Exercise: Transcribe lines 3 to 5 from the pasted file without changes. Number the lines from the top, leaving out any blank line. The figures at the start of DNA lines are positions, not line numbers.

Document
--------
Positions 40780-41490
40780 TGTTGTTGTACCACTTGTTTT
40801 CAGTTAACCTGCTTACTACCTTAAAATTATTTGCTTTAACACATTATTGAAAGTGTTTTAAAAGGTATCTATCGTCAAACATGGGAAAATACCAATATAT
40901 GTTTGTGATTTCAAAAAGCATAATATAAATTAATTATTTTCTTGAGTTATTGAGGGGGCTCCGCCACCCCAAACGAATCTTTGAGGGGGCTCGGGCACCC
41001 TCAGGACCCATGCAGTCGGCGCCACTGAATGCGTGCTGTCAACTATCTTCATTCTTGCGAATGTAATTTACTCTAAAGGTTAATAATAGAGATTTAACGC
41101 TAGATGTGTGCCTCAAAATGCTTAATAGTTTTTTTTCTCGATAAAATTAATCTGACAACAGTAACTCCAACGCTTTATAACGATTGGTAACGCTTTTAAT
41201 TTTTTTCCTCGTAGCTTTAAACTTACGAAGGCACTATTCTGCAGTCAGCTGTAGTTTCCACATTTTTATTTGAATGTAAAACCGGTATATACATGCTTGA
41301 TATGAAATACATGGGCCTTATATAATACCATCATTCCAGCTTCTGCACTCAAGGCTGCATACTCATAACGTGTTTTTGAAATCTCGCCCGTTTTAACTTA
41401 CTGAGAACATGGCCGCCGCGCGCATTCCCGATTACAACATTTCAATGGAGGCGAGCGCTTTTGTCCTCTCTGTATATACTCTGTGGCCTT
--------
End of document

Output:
40801 CAGTTAACCTGCTTACTACCTTAAAATTATTTGCTTTAACACATTATTGAAAGTGTTTTAAAAGGTATCTATCGTCAAACATGGGAAAATACCAATATAT
40901 GTTTGTGATTTCAAAAAGCATAATATAAATTAATTATTTTCTTGAGTTATTGAGGGGGCTCCGCCACCCCAAACGAATCTTTGAGGGGGCTCGGGCACCC
41001 TCAGGACCCATGCAGTCGGCGCCACTGAATGCGTGCTGTCAACTATCTTCATTCTTGCGAATGTAATTTACTCTAAAGGTTAATAATAGAGATTTAACGC